I 1959  Italy Torino Giovanni Gronchi 26 August - 7 September 45 985 7 60  Italy
II 1961  Bulgaria Sofia Dimitar Ganev 25 August - 3 September 32 1270 9 68  Soviet Union
III 1963  Brazil Porto Alegre Paulo de Tarso Santos 30 August–8 September 27 917 9 70  Hungary
IV 1965  Hungary Budapest István Dobi 20 – 30 August 32 1729 9 74  Hungary
V 1967  Japan Tokyo Hirohito 27 August - 4 September 30 937 10 83  United States
VI 1970  Italy Torino Giuseppe Saragat 26 August - 6 September 40 2080 9 82  Soviet Union
VII 1973  Soviet Union Moscow Leonid Brezhnev 15-25 August 72 2765 10 111  Soviet Union
VIII 1975  Italy Rome Giovanni Leone 18-21 August 38 450 1 38  Soviet Union
IX 1977  Bulgaria Sofia Todor Zhivkov 17-28 August 78 2939 10 101  Soviet Union
X 1979  Mexico Mexico City José López Portillo 2-13 September 85 2974 10 97  Soviet Union
XI 1981  Romania Bucharest Nicolae Ceauşescu July 19-30 86 2912 10 133  Soviet Union
XII 1983  Canada Edmonton Charles, Prince of Wales July 1-12 73 2400 10 118  Soviet Union
XIII 1985  Japan Kobe Crown Prince Akihito August 24- September 4 106 3949 11 123  Soviet Union
XIV 1987  Yugoslavia Zagreb Lazar Mojsov 8-19 July 122 6423 12 139  United States
XV 1989  West Germany Duisburg Helmut Kohl August 22-30 79 1785 4 66  Soviet Union
XVI 1991  Great Britain Sheffield Anne, Princess Royal July 14-25 101 3346 11 119  United States
XVII 1993  United States Buffalo Bill Clinton July 8-18 118 3582 12 135  United States
XVIII 1995  Japan Fukuoka Emperor Akihito August 23-September 3 118 3949 12 144  United States
XIX 1997  Italy Sicily Oscar Luigi Scalfaro August 20-31 122 3582 10 129  United States
XX 1999  Spain Palma de Mallorca Infanta Elena, Duchess of Lugo July 3-13 114 4076 12 142  United States
XXI 2001  China Beijing Jiang Zemin August 22 - September 1 165 6757 12 170  China
XXII 2003  South Korea Daegu Roh Moo-hyun August 21 - 31 174 7180 13 189  China
XXIII 2005  Turkey Izmir Ahmet Necdet Sezer August 11-22 133 7816 15 195  Russia
XXIV 2007  Thailand Bangkok Maha Vajiralongkorn August 8-18 150 12000 15 236  China
XXV 2009  Serbia Belgrade Mirko Cvetković July 1-12 145 5379 15 203  Russia
XXVI 2011  China Shenzhen Hu Jintao August 12-23 165 7999 24 306  China
XXVII 2013  Russia Kazan Vladimir Putin July 6-17 162 10442 27 351  Russia
XXVIII 2015  South Korea Gwangju Park Geun-hye July 3-14 142 12885 21 274  South Korea
XXIX 2017 Flag of Chinese Taipei for Universiade.svg Chinese Taipei Taipei August 19-30 21 272
XXX 2019  Italy Naples July 20-31 15 252
XXXI 2021

Summer Universiade medal table[edit]

Summer Universiade[edit]

Rank Nation Gold Silver Bronze Total
1  United States 474 404 371 1249
2  China 414 289 242 945
3  Soviet Union 409 329 253 991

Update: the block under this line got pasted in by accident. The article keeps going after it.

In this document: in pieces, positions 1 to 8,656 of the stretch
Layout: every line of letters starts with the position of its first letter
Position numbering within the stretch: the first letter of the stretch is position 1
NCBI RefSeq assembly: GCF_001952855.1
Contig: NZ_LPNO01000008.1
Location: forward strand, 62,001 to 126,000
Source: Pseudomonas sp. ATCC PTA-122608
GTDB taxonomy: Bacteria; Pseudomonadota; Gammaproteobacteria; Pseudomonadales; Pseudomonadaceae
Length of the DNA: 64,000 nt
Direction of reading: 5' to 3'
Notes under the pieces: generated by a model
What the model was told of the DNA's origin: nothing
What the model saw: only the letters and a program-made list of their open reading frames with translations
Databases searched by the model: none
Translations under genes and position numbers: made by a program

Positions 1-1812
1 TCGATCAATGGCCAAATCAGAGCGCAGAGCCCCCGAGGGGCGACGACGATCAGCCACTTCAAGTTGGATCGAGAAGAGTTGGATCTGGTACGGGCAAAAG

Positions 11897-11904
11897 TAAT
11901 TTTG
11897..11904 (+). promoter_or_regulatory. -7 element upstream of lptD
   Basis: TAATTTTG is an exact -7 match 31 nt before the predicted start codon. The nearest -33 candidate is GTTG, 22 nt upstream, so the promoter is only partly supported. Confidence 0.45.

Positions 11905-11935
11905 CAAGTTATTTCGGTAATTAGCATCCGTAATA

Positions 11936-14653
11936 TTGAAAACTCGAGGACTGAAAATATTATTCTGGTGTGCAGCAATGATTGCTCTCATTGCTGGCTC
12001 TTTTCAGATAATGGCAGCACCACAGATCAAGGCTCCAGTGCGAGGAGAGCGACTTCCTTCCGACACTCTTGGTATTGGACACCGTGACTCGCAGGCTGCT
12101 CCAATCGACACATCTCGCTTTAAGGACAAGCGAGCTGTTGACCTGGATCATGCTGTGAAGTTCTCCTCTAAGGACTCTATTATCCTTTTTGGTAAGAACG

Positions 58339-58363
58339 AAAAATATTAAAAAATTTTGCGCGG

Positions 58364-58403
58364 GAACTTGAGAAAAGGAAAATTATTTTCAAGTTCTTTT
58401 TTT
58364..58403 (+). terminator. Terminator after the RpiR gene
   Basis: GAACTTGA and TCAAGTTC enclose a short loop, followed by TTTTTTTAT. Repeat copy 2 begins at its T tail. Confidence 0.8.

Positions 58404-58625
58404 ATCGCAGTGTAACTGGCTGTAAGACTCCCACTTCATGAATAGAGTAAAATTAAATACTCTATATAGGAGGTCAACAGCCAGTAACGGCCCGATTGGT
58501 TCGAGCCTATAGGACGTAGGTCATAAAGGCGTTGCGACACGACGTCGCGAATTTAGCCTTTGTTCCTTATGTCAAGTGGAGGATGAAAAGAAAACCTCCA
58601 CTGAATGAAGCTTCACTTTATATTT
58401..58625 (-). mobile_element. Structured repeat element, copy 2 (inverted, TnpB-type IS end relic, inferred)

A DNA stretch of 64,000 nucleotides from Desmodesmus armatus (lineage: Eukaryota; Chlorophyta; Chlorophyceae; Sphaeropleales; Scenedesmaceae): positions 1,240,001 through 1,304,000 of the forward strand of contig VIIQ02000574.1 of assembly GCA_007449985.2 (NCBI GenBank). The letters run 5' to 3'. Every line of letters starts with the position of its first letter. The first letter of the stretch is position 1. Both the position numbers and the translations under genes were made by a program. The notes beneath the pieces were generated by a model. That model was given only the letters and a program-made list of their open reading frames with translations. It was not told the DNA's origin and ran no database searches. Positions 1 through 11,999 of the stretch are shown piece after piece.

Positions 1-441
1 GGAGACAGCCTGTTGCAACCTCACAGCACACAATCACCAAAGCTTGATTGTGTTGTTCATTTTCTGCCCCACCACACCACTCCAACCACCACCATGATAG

4  Russia 391 315 343 1049
5  Japan 284 288 370 942
6  South Korea 197 172 188 557
7  Italy 171 190 226 587
8  Ukraine 160 170 156 486
9  Romania 145 125 140 410
10  Germany 109 145 197 451

List of Winter Universiade Hosts[edit]

Games Year Host Country Host City Opened by Dates Nations Competitors Sports Events Top Nation
Total Men Women
I 1960  France Chamonix Charles de Gaulle 28 February - 6 March 16 145 5 13  France
II 1962 Civil Ensign of Switzerland (Pantone).svg Switzerland Villars Paul Chaudet 6-12 March 22 330 6 12  West Germany
III 1964  Czechoslovakia Špindlerův Mlýn Antonín Novotný 11-17 February 21 410 5 15  West Germany
IV 1966  Italy Sestriere Giuseppe Saragat 5-13 February 29 434 6 19  Soviet Union
V 1968  Austria Innsbruck Franz Jonas 21-28 January 26 589 7 23  Soviet Union
VI 1970  Finland Rovaniemi Urho Kekkonen 3-9 April 25 591 7 24  Soviet Union
VII 1972  United_States Lake Placid Richard Nixon 26 February-5 March 23 410 7 25  Soviet Union
VIII 1975  Italy Livigno Giovanni Leone 6-13 April 15 191 2 13  Soviet Union
IX 1978  Czechoslovakia Špindlerův Mlýn Gustáv Husák 5-12 February 21 347  Soviet Union
X 1981  Spain Jaca Juan Carlos I 25 February-4 March 28 347  Soviet Union
XI 1983  Bulgaria Sofia Todor Zhivkov 17-27 February 28 347  Soviet Union
XII 1985  Italy Belluno Sandro Pertini 16-24 February  Soviet Union
XIII 1987  Czechoslovakia Štrbské Pleso Gustáv Husák 21-28 February 21 347  Czechoslovakia
XIV 1989  Bulgaria Sofia Todor Zhivkov 2-12 March 21 347  Soviet Union
XV 1991  Japan Sapporo Crown Prince Naruhito 2-10 March  Japan
XVI 1993  Poland Zakopane Lech Wałęsa 6-14 February  Japan
XVII 1995  Spain Jaca Juan Carlos I 18-28 February  South Korea
XVIII 1997  South_Korea Muju, Jeonju Kim Young-sam 24 January-2 February  Japan
XIX 1999  Slovakia Poprad, Vysoké Tatry Rudolf Schuster 22-30 January  Russia
XX 2001  Poland Zakopane Aleksander Kwaśniewski 7-17 February  Russia
XXI 2003  Italy Tarvisio Renzo Tondo 16-26 January  Russia
XXII 2005  Austria Innsbruck, Seefeld Heinz Fischer 12-22 January  Austria
XXIII 2007  Italy Torino George Killian 17-27 January  South Korea
XXIV 2009  China Harbin Liu Yandong 18-28 February  China
XXV 2011  Turkey Erzurum Abdullah Gül 27 January-6 February  Russia
XXVI 2013  Italy Trentino Ugo Rossi 11-21 December  Russia
XXVII 2015  Slovakia Štrbské Pleso and Osrblie Andrej Kiska 24 January–1 February  Russia
 Spain Granada Felipe VI of Spain 4-14 February
XXVIII 2017  Kazakhstan Almaty Nursultan Nazarbayev 29 January-8 February 57[6] 2000  Russia
XXIX 2019  Russia Krasnoyarsk 2-12 March
XXX 2021 Civil Ensign of Switzerland (Pantone).svg Switzerland Lucerne January 2021
XXXI 2023

Winter Universiade medal table[edit]

Rank Nation Gold Silver Bronze Total
1  Russia 166 149 147 462
2  South Korea 104 74 65 243
3  Soviet Union 95 85 62 242
4  Japan 83 94 90 267
5  China 72 61 74 205
6  Czechoslovakia 53 59 23 135
7  Italy 53 58 65 176
8  France 52 45 46 143
9  Poland 50 56 58 164
10  Austria 47 49 55 151

References[edit]

  1. ^ http://www.fisu.net/en/Summer-Universiades-3490.html
  2. ^ a b c Bell, Daniel (2003). Encyclopedia of International Games. McFarland and Company, Inc. Publishers, Jefferson, North Carolina. ISBN 0-7864-1026-4.
  3. ^ a b c d World Student Games (pre-Universiade). GBR Athletics. Retrieved on 2010-12-10.
  4. ^ FISU History. FISU. Retrieved on 2014-12-09.
  5. ^ World Student Games (UIE). GBR Athletics. Retrieved on 2014-12-09.
  6. ^ "28th Winter Universiade, Almaty". 28th Winter Universiade. 

External links[edit]